An individual cannot file under chapter 7 or any other chapter, however, if during the preceding days a prior bankruptcy petition was dismissed due to the debtor's willful failure to appear before the court or comply with orders of the court, or the debtor voluntarily dismissed the previous case after creditors sought relief from the bankruptcy court to recover property upon which they hold liens.

In addition, no individual may be a debtor under chapter 7 or any chapter of the Bankruptcy Code unless he or she has, within days before filing, received credit counseling from an approved credit counseling agency either in an individual or group briefing. There are exceptions in emergency situations or where the U. If a debt management plan is developed during required credit counseling, it must be filed with the court.

One of the primary purposes of bankruptcy is to discharge certain debts to give an honest individual debtor a "fresh start. In a chapter 7 case, however, a discharge is only available to individual debtors, not to partnerships or corporations. Although an individual chapter 7 case usually results in a discharge of debts, the right to a discharge is not absolute, and some types of debts are not discharged.

Moreover, a bankruptcy discharge does not extinguish a lien on property. A chapter 7 case begins with the debtor filing a petition with the bankruptcy court serving the area where the individual lives or where the business debtor is organized or has its principal place of business or principal assets. Debtors must also provide the assigned case trustee with a copy of the tax return or transcripts for the most recent tax year as well as tax returns filed during the case including tax returns for prior years that had not been filed when the case began.

Individual debtors with primarily consumer debts have additional document filing requirements. They must file: a certificate of credit counseling and a copy of any debt repayment plan developed through credit counseling; evidence of payment from employers, if any, received 60 days before filing; a statement of monthly net income and any anticipated increase in income or expenses after filing; and a record of any interest the debtor has in federal or state qualified education or tuition accounts.

A husband and wife may file a joint petition or individual petitions. Even if filing jointly, a husband and wife are subject to all the document filing requirements of individual debtors. The Official Forms may be purchased at legal stationery stores or download. They are not available from the court.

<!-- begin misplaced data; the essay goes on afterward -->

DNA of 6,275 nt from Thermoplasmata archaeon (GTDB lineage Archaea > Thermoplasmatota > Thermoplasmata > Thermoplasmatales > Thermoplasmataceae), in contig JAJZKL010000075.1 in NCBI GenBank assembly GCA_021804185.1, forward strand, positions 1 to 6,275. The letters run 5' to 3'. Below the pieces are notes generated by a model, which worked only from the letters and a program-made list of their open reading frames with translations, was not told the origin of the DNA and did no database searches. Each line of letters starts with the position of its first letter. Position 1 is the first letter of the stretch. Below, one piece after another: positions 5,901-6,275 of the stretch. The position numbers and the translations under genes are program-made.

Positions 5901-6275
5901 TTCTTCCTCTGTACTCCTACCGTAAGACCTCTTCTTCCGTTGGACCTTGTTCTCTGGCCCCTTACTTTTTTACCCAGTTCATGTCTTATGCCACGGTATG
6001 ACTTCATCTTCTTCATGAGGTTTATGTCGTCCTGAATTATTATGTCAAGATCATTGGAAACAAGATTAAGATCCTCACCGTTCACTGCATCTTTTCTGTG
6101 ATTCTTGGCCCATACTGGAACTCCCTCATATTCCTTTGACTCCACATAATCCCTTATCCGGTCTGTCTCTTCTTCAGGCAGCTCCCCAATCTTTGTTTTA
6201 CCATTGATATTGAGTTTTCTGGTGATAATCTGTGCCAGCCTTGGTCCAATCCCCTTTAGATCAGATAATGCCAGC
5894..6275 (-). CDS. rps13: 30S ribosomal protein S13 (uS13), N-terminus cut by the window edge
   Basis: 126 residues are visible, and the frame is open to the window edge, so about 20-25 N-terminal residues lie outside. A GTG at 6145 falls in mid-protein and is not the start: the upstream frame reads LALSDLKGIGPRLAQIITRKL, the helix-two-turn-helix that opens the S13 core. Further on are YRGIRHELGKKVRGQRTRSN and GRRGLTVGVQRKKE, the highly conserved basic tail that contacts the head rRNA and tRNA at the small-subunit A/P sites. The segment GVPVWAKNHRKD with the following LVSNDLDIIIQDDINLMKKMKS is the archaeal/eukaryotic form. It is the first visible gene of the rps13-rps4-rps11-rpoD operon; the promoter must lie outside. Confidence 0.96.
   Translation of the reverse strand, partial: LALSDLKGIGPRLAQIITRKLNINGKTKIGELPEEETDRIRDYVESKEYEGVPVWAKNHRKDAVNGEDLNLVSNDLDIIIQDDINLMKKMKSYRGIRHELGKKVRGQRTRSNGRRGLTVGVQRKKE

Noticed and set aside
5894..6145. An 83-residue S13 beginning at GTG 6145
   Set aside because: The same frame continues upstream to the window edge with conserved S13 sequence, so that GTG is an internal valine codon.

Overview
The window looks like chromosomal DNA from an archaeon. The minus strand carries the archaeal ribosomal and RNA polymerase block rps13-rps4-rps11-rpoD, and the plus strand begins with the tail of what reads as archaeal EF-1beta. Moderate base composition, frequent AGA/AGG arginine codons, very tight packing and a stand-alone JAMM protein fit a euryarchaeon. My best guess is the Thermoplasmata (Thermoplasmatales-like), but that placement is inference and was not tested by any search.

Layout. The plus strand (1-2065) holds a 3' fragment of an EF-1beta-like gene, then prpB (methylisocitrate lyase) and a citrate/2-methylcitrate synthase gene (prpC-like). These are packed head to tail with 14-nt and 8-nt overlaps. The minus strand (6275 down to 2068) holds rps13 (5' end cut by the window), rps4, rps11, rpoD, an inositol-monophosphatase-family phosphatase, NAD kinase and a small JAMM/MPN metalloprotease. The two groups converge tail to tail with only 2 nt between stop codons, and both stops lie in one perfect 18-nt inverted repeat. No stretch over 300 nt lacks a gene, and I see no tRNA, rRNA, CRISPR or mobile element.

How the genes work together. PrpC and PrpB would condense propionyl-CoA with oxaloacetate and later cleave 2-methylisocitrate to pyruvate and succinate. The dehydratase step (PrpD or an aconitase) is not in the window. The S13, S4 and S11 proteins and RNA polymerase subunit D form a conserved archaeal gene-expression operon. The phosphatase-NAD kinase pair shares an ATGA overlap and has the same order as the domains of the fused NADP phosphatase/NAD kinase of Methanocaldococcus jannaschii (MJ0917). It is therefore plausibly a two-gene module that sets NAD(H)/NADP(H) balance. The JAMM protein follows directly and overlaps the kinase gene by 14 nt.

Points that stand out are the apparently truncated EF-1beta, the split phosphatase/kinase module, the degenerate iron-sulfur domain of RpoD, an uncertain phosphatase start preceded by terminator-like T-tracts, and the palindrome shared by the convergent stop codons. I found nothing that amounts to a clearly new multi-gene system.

Normally, the fees must be paid to the clerk of the court upon filing. With the court's permission, however, individual debtors may pay in installments. The number of installments is limited to four, and the debtor must make the final installment no later than days after filing the petition. For cause shown, the court may extend the time of any installment, provided that the last installment is paid not later than days after filing the petition.

If a joint petition is filed, only one filing fee, one administrative fee, and one trustee surcharge are charged. Debtors should be aware that failure to pay these fees may result in dismissal of the case. In order to complete the Official Bankruptcy Forms that make up the petition, statement of financial affairs, and schedules, the debtor must provide the following information:.

Married individuals must gather this information for their spouse regardless of whether they are filing a joint petition, separate individual petitions, or even if only one spouse is filing. In a situation where only one spouse files, the income and expenses of the non-filing spouse are required so that the court, the trustee and creditors can evaluate the household's financial position.

Among the schedules that an individual debtor will file is a schedule of "exempt" property. The Bankruptcy Code allows an individual debtor 4 to protect some property from the claims of creditors because it is exempt under federal bankruptcy law or under the laws of the debtor's home state. Many states have taken advantage of a provision in the Bankruptcy Code that permits each state to adopt its own exemption law in place of the federal exemptions.

In other jurisdictions, the individual debtor has the option of choosing between a federal package of exemptions or the exemptions available under state law. Thus, whether certain property is exempt and may be kept by the debtor is often a question of state law. The debtor should consult an attorney to determine the exemptions available in the state where the debtor lives.

Filing a petition under chapter 7 "automatically stays" stops most collection actions against the debtor or the debtor's property. But filing the petition does not stay certain types of actions listed under 11 U. The stay arises by operation of law and requires no judicial action.

As long as the stay is in effect, creditors generally may not initiate or continue lawsuits, wage garnishments, or even telephone calls demanding payments.

filed bankruptcy but not approved